Bredt's rule is an empirical observation in organic chemistry that states that a double bond cannot be placed at the bridgehead of a bridged ring system, unless the rings are large enough. The rule is named after Julius Bredt.
For example, two of the following isomers of norbornene violate Bredt's rule, which makes them too unstable to prepare:
In the figure, the bridgehead atoms involved in Bredt's rule violation are highlighted in red.
Bredt's rule is a consequence of the fact that having a double bond on a bridgehead would be equivalent to having a trans double bond on a ring, which is not stable for small rings (fewer than eight atoms) due to a combination of ring strain, and angle strain (nonplanar alkene). The p orbitals of the bridgehead atom and adjacent atoms are orthogonal and thus are not aligned properly for the formation of pi bonds.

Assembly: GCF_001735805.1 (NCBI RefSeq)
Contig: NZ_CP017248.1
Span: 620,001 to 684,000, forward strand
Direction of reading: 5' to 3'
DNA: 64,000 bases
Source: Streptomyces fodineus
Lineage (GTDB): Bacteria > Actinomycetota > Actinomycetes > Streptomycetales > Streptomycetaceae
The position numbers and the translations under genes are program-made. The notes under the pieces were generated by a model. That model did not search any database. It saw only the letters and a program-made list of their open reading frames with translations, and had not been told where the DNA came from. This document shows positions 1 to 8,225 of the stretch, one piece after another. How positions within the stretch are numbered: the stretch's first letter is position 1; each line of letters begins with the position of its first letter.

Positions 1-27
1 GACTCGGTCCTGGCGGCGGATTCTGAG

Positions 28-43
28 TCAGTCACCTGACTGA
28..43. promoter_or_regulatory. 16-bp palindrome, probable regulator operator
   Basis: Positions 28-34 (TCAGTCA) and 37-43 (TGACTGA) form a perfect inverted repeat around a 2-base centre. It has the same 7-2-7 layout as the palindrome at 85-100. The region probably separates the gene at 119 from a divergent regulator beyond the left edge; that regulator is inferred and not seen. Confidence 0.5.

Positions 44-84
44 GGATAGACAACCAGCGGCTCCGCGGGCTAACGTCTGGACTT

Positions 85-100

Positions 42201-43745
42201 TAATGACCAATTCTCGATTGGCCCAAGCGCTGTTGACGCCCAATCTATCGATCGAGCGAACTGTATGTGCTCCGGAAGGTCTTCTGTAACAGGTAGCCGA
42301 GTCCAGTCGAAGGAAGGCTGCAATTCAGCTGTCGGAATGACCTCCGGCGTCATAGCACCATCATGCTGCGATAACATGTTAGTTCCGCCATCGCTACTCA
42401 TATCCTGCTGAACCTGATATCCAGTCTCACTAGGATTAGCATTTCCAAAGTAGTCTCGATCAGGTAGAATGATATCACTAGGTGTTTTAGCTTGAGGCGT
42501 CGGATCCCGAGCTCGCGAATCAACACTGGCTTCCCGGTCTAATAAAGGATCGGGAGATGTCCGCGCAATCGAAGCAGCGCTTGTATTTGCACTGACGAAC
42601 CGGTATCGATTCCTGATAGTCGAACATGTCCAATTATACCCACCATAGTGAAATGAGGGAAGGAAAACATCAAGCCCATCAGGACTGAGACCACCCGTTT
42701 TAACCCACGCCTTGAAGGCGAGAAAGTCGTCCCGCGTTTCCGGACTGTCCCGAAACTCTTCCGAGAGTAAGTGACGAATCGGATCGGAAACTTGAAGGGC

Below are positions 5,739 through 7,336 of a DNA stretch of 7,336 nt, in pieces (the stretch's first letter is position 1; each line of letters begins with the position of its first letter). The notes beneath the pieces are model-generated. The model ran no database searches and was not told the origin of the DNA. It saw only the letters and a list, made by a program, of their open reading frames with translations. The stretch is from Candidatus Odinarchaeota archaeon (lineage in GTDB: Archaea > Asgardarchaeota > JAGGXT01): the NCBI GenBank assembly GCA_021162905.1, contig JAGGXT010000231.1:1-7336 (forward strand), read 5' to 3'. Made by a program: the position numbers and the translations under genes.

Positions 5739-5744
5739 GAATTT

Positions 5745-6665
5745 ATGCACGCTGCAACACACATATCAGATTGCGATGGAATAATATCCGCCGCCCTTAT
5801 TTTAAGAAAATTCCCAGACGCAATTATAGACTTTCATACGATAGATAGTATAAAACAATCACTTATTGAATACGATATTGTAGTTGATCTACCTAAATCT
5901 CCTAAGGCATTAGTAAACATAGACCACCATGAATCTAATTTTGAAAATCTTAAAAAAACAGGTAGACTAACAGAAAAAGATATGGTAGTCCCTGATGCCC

Bredt's rule can be useful for predicting which isomer is obtained from an elimination reaction in a bridged ring system. It can also be applied to reaction mechanisms that go via carbocations and, to a lesser degree, via free radicals, because these intermediates, like carbon atoms involved in a double bond, prefer to have a planar geometry with 120 degree angles and sp2 hybridization.
An anti-bredt molecule is one that is found to exist and be stable (within certain parameters) despite this rule. A recent (2006) example of such a molecule is 2-quinuclidonium tetrafluoroborate. Bridgehead double bonds can be found in some natural products; see the article by Mak, Pouwer and Williams for a comprehensive review of natural products with anti-Bredt and bridgehead double bonds.